The Wisconsin Badgers enter the Big Ten hockey tournament in a position that fits their home state: embarrassingly last. That's what happens when every decent player on your roster abandons ship or graduates or whatever and you have no succession plan. I feel awful for them, but I really don't. A pox upon them for a thousand years.
Michigan grew up a bit from last season and put together a competitive team. Not competitive enough to beat, for instance, Michigan State in Ann Arbor with the Conference Championship on the line, but enough to be in the conversation at least. They've packaged a high flying offense with a clown show defense/goaltending unit. Their offense is more above average than their defense is below average, so they're sitting at about 20th in the Pairwise, but almost definitely need to win the tournament to make the NCAA tourney.
I'm not going to get into the nuts and bolts of my analysis here. If you want to see the method, I'm going to blog-fu you into reading my Ohio State / Penn State preview here. Hiyaa!
So let's look at the how the Badgers match up against the Wolverines. Well, the Badgers don't really match up against anyone well, so let's just do some quick comparisons.
Michigan scores 3.88 goals per game. Wisconsin allows almost that many goals per game, 3.65. That's not an advantageous match-up for the Badgers. In the four games between these teams, Michigan scored 21 goals, or 5.25 per game. Heads-up, Joel Rumpel.
On the other end of the ice, Wisconsin averages a measly 1.71 goals per game. This stat got the best of me and I had to look it up. Wisconsin ISN'T the worst offense in the country. Three teams are worse. Alabama-Huntsville, Lake Superior State, and Princeton.
Now, Michigan doesn't play inspiring defense, but their 2.97 allowed per game is serviceable because of the way their forwards play. This season, Michigan allowed only six goals to the Badgers.
Let's get to some probability models. Keep in mind, this chart represents the probability that a team will score a certain number of goals AND win with that number of goals.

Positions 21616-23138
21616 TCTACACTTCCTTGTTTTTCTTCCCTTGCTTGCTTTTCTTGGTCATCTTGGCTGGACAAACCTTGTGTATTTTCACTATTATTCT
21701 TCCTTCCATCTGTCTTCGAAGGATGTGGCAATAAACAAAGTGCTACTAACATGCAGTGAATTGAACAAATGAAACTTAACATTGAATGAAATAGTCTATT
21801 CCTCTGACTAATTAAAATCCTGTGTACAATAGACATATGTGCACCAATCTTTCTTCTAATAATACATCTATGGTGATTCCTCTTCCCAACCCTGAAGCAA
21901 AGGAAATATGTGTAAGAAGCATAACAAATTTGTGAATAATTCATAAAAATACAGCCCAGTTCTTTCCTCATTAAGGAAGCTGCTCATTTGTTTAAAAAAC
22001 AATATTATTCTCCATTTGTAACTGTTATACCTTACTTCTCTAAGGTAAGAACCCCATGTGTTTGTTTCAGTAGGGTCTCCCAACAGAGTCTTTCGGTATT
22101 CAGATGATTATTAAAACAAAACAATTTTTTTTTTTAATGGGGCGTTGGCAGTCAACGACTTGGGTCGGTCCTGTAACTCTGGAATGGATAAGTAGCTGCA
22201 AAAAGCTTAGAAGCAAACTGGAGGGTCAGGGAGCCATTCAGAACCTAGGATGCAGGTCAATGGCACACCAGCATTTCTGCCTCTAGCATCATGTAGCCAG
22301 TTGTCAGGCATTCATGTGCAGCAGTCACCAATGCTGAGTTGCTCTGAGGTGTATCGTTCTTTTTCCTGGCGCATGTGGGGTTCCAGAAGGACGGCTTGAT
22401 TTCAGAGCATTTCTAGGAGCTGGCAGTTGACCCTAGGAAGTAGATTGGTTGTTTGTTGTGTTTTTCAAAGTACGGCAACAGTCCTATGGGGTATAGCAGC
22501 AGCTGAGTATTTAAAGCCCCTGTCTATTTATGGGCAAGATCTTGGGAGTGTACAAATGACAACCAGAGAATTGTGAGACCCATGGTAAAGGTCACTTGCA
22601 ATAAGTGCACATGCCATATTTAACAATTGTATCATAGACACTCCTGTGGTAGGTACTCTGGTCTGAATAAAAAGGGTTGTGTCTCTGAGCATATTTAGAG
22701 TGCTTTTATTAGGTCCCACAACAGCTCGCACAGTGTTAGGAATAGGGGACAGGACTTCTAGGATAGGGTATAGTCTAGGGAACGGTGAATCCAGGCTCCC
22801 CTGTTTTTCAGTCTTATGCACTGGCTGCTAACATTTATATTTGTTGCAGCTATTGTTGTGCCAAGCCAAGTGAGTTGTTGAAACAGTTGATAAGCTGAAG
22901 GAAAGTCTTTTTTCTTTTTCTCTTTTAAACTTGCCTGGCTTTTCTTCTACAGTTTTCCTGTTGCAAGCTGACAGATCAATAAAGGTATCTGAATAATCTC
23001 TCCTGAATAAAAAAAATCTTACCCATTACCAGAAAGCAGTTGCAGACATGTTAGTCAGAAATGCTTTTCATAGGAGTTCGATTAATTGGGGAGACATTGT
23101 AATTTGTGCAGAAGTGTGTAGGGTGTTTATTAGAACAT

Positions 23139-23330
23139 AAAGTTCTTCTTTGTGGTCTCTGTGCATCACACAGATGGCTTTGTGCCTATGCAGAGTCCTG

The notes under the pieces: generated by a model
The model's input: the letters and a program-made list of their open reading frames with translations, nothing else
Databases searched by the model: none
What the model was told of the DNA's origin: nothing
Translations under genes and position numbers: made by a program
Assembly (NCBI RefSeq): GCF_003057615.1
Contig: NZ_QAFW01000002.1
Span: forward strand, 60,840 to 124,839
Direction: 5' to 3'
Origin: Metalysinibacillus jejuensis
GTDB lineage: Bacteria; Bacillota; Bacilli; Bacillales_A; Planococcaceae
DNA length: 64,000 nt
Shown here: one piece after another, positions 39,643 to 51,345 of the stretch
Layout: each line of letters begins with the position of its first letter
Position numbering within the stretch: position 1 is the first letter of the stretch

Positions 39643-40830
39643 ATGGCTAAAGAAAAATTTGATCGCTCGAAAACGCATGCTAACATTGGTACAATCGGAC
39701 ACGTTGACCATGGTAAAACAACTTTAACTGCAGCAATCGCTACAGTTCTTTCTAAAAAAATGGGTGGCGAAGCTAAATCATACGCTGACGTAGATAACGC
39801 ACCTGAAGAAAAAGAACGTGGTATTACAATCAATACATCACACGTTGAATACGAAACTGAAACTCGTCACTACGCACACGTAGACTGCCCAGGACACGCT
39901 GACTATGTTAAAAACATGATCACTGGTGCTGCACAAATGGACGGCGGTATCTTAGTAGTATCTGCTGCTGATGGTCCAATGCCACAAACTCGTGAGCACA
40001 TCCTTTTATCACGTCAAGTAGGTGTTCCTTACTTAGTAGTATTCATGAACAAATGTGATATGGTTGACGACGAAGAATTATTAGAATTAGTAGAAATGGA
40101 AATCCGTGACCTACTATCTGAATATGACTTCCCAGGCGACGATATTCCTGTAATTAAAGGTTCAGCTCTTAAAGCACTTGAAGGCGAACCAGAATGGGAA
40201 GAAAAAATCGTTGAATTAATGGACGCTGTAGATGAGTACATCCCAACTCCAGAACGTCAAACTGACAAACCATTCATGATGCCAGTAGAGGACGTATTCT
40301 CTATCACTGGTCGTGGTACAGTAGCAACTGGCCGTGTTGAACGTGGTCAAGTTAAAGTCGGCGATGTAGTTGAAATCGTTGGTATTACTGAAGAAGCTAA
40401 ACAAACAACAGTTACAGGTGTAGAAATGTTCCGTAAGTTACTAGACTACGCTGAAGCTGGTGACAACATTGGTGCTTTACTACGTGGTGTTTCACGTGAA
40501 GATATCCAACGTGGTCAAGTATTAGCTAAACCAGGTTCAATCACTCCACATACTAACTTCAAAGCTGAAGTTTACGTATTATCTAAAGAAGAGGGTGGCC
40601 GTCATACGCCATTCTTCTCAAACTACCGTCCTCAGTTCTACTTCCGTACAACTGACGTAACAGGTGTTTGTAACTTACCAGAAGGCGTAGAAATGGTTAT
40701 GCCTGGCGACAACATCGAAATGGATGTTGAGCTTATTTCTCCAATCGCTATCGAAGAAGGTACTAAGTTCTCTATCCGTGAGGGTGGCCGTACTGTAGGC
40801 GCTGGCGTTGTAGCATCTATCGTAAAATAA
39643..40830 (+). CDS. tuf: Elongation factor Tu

This chart is a little deceptive. You could easily look at it and think, "wow, if Wisconsin keeps the score low, they have better odds of winning than Michigan." This line of reasoning is folly. While Wisconsin improves it's chances of winning by limiting Michigan's offensive production *DUH*, they do not actually have a higher probability of winning at any point.
What skews this visual is that Michigan is so much more likely to score between three and five goals than one or two goals. The probability of them scoring only one goal against Wisconsin's defense is only about 8% . They're much more likely to score more.
The same sort of skewing occurs in the next chart as well, but as you read it from left to right, it becomes clear that Michigan is more likely to win this game.
Accounting for 99.5% of possible outcomes (I can't say it's outside the realm of possibility for Michigan to score 11 goals in this game; that would be hilarious), Michigan's probability of winning this game is 64.32%. Conversely, Wisconsin only has a 35.21% chance of winning.
KRACH predicts this game as a Michigan win in a much more extreme manner. Using that rating, Michigan should win roughly 83% of games against this Wisconsin squad, leaving the Badgers to win fewer than 1 in five games.
I don't think the Badgers will be much of a problem for the Wolverines at this stage of the season. However, after losing four straight to Michigan, they might just be due for one of their one-in-six upsets.
No matter what, I prefer that Michigan wins this game because it's better for the Gophers RPI (more on that in another post).
Here's my data. Take a crack at it yourself and see what you can come up with.